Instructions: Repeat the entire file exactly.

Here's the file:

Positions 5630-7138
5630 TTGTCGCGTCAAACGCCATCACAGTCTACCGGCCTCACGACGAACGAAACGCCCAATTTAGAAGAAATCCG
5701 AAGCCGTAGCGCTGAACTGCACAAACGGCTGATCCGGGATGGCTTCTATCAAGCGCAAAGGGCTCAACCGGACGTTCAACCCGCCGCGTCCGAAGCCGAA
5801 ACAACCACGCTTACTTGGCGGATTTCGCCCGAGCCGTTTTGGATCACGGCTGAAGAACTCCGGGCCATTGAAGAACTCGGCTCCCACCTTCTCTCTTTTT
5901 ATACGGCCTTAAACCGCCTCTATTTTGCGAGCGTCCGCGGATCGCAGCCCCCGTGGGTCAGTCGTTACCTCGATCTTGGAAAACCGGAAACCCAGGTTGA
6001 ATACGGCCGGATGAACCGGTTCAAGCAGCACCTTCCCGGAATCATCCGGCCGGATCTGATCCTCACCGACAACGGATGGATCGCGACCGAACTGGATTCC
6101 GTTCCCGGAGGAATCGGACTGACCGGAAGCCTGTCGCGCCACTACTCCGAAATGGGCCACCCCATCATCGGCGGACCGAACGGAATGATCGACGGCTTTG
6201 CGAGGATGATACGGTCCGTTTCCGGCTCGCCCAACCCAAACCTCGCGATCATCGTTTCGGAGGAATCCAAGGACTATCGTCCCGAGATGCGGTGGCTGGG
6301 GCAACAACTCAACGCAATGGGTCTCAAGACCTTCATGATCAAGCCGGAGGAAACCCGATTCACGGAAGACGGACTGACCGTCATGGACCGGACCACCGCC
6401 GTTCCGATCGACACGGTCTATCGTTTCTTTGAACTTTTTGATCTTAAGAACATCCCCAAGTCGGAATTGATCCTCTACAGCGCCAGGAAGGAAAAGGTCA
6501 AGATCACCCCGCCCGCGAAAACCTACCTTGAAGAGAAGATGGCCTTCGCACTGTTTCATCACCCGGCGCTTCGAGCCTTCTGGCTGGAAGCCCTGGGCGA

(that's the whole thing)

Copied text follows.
Positions 5630-7138
5630 TTGTCGCGTCAAACGCCATCACAGTCTACCGGCCTCACGACGAACGAAACGCCCAATTTAGAAGAAATCCG
5701 AAGCCGTAGCGCTGAACTGCACAAACGGCTGATCCGGGATGGCTTCTATCAAGCGCAAAGGGCTCAACCGGACGTTCAACCCGCCGCGTCCGAAGCCGAA
5801 ACAACCACGCTTACTTGGCGGATTTCGCCCGAGCCGTTTTGGATCACGGCTGAAGAACTCCGGGCCATTGAAGAACTCGGCTCCCACCTTCTCTCTTTTT
5901 ATACGGCCTTAAACCGCCTCTATTTTGCGAGCGTCCGCGGATCGCAGCCCCCGTGGGTCAGTCGTTACCTCGATCTTGGAAAACCGGAAACCCAGGTTGA
6001 ATACGGCCGGATGAACCGGTTCAAGCAGCACCTTCCCGGAATCATCCGGCCGGATCTGATCCTCACCGACAACGGATGGATCGCGACCGAACTGGATTCC
6101 GTTCCCGGAGGAATCGGACTGACCGGAAGCCTGTCGCGCCACTACTCCGAAATGGGCCACCCCATCATCGGCGGACCGAACGGAATGATCGACGGCTTTG
6201 CGAGGATGATACGGTCCGTTTCCGGCTCGCCCAACCCAAACCTCGCGATCATCGTTTCGGAGGAATCCAAGGACTATCGTCCCGAGATGCGGTGGCTGGG
6301 GCAACAACTCAACGCAATGGGTCTCAAGACCTTCATGATCAAGCCGGAGGAAACCCGATTCACGGAAGACGGACTGACCGTCATGGACCGGACCACCGCC
6401 GTTCCGATCGACACGGTCTATCGTTTCTTTGAACTTTTTGATCTTAAGAACATCCCCAAGTCGGAATTGATCCTCTACAGCGCCAGGAAGGAAAAGGTCA
6501 AGATCACCCCGCCCGCGAAAACCTACCTTGAAGAGAAGATGGCCTTCGCACTGTTTCATCACCCGGCGCTTCGAGCCTTCTGGCTGGAAGCCCTGGGCGA